How many public sharings of SeaWife have there been so far? What are some interesting or exciting things you guys have learned from each sharing?
CRAWFORD: Our first workshop was in September. We presented a reading with a lot of music at the Paradise Factory, in collaboration with (not just) 3 New Plays...Then we did a quick workshop/check-in in December. We added some new songs and discussed dramaturgical questions... In January we did a three-week long workshop. This time, the purpose was to get it on its feet.
TURNER: What I’ve learned from the workshop is that theater, at its best, demands the audience meet it halfway. It’s exciting to see how far the audience can come with us, through the language, music and economic stage pictures.
GRUBBS: I was excited that the audience was asking the right questions at the end of the play and how much they were with us. It’s not a wild story but it goes to a fantastical place where strange, out-of-the-ordinary things happen.
MOORE: There’s a moment in the beginning where these guys are making animal noises to re-create a jungle, and every night someone in the audience would start making noises back. This is shit we weren’t even thinking about. Like “Oh, they want that? People want that from their theatre experience?”... There’s a lot of room for more of that, in a way that would deepen the piece. If you’re gonna go for an immersive experience, there’s a whole other layer to it we haven’t even started to explore.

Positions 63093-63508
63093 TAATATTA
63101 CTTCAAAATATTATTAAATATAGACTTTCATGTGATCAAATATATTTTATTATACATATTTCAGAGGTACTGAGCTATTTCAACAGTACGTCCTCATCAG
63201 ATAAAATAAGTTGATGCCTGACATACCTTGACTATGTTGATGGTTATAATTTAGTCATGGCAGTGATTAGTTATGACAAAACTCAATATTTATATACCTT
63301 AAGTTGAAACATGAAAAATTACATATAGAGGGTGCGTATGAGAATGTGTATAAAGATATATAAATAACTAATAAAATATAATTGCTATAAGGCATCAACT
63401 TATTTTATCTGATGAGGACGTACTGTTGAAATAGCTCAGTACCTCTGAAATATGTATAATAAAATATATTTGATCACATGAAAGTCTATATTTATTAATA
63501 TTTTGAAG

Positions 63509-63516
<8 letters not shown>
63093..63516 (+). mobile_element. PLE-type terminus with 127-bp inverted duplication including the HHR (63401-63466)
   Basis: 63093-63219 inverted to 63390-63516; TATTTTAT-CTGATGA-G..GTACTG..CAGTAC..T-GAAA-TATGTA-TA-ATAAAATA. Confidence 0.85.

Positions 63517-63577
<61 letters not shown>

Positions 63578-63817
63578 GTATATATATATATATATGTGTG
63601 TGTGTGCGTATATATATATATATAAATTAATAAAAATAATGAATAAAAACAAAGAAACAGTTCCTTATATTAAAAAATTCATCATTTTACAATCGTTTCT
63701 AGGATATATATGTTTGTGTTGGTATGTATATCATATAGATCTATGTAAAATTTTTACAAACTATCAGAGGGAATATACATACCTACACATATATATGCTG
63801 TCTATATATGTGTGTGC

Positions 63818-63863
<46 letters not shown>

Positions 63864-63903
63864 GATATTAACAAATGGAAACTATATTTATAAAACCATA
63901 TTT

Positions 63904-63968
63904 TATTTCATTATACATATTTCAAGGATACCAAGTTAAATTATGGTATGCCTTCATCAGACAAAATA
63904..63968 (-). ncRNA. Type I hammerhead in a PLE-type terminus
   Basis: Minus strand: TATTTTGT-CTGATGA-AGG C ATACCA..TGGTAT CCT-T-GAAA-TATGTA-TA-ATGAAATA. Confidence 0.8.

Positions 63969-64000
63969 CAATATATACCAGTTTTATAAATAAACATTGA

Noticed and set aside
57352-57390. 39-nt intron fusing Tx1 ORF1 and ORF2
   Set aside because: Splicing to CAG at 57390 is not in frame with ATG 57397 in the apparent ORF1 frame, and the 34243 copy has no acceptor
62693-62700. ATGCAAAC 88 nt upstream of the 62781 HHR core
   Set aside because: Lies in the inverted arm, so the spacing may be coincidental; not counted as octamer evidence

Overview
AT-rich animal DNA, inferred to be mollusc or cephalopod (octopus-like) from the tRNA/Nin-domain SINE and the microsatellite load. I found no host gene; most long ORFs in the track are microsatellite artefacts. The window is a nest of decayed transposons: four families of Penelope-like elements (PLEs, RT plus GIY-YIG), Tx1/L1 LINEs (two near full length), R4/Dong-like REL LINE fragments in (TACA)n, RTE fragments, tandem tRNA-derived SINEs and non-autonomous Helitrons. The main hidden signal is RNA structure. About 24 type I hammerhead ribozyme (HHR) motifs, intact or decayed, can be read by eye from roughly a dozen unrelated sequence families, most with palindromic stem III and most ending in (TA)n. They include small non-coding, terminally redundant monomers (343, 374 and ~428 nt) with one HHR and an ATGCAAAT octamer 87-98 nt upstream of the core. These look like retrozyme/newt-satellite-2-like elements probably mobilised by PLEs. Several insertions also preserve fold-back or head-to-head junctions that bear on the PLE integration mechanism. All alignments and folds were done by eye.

After you present a version of SeaWife, how do you change and adjust the script and story?
EONNET: At first I said ‘there’s a lot of cooks in the kitchen.’ But we’ve found a way of working together that is extraordinary. We’ve each found a real role and are each necessary in very different ways... We each freely say what we think, whether it’s about storytelling or something from our character’s perspective.
MOORE: A lot of my rewrites mirror the lyrical structure of the Lobbyists’ songwriting. You respond to what the rest of the group puts out there, and it bounces around through group thought.
CARLSON: After a public presentation, we make sure to have a meeting within a week. During that week, we collect our friends and colleagues’ feedback and our own. And we do extensive feedback sessions, without judgment or priority. And that’s all with us as we move forward.
MOORE: Our last feedback session lasted six hours.
What’s next for you guys and for the show?
CARLSON: We have a writing workshop again in April. We will be doing a summer residency focusing on the physical life and immersive aspect of the piece. It will continue in the development pipeline within Naked Angels, exploring how we can get it produced in the next year or so.
CRAWFORD: And The Lobbyists will be playing a lot of gigs in the next few months, focusing on music from SeaWife.
How can people keep up to date with all this?
Lastly, please describe SeaWife in ten words or less.
CARLSON: SeaWife is a haunted nautical concert play. With love.